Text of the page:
Dollar Shave Club Heads SouthTuesday, June 4, 2013
EDITOR'S NOTE: This story has been corrected to reflect that the largest segment of Dollar Shave Club's members pay $6 a month for razors.
Dollar Shave Club had a hit with its eponymous service – a subscription for a set of low-priced razors delivered monthly. The company quietly followed its single-item success by adding a shaving cream product last month.
Now comes its third product, with which the company is focusing beyond the face by aiming below the belt. Dollar Shave Club today released "One Wipe Charlies," a self-described "butt wipe for men," gunning squarely at the $9 billion toilet paper industry.
The wipes are moist, durable and flushable towelettes that Michael Dubin, Dollar Shave Club's founder, chief executive and pitchman, said are simply a superior way to handle the dirty business.
"It's a cleaner way to do it, it's a more thorough way to do it," Dubin said.
Dubin and Co.'s tactic when communicating with customers has been to take a glib, humorous approach to a sensitive topic. The Club’s newest promotional video features Dubin explaining One Wipe Charlies while wandering through bathrooms, interacting with employees and referencing a costumed bear (one that, presumably, no longer does its business in the woods).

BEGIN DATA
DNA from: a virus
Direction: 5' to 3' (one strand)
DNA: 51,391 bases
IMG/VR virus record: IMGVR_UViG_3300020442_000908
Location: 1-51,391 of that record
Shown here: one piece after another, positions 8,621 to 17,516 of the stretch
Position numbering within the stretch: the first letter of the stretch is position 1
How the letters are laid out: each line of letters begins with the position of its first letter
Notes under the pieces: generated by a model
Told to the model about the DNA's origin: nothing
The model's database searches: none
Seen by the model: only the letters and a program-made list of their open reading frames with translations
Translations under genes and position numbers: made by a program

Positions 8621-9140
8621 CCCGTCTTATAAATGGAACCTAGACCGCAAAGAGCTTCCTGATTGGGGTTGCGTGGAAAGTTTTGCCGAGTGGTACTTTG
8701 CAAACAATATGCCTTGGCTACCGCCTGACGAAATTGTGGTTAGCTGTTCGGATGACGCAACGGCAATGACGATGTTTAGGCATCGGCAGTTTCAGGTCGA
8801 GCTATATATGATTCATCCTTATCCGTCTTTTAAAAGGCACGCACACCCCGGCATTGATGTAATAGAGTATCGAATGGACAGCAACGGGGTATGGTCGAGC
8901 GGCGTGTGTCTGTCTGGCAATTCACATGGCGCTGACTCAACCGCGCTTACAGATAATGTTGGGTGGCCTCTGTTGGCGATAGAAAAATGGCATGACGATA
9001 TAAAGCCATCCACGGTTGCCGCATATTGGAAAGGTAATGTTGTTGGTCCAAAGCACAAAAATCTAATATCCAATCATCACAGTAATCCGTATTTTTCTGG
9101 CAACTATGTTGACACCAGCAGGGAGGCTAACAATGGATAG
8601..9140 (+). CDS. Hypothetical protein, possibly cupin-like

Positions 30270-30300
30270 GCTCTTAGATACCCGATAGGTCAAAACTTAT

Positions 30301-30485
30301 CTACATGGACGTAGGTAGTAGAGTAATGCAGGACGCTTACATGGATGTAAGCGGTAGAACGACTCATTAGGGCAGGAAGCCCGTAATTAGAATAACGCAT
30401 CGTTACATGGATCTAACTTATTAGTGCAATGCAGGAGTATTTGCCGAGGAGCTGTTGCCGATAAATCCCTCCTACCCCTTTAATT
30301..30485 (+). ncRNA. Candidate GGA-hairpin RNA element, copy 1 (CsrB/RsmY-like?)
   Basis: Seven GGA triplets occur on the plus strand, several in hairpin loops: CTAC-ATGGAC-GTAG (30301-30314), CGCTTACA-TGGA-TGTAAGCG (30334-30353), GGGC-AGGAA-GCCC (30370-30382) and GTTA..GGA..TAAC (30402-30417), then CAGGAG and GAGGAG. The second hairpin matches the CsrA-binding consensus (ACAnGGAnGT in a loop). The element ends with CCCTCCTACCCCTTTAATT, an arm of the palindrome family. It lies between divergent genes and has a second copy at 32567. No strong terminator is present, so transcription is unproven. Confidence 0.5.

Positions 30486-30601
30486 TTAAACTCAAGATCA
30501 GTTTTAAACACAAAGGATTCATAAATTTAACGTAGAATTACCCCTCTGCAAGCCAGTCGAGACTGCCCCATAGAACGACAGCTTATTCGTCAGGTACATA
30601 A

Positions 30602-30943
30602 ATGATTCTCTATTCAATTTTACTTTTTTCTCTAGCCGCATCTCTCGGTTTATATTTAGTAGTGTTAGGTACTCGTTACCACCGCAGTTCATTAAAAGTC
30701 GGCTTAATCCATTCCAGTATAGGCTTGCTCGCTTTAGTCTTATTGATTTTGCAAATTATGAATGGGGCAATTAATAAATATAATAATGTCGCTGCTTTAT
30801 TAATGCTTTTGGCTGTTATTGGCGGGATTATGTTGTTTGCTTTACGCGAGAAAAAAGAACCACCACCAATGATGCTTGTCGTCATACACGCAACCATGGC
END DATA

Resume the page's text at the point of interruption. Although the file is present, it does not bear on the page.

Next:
When Dollar Shave Club posted its introductory video in 2012 it racked up more than 10 million views and was a big part of the company’s initial success. Dollar Shave Club said it now has 200,000 members with the largest segment paying $6 a month for razors.
Despite the seeming obscurity, and, perhaps, ridiculousness of the newest offering, Dubin pointed to a company survey that found more than half of men already use a flushable wipe. The real campaign, he said, is not only to get men switching from toilet paper to wipes, but also to get the current users more comfortable displaying them.
In the course of the year, the company should be releasing four or five more products aimed at male grooming. It's all part of Dollar Shave Club's larger ambitions of being a major player in the bathroom – from nose to tail.
"We like to think we started with razors the way Amazon started with books," Dubin said.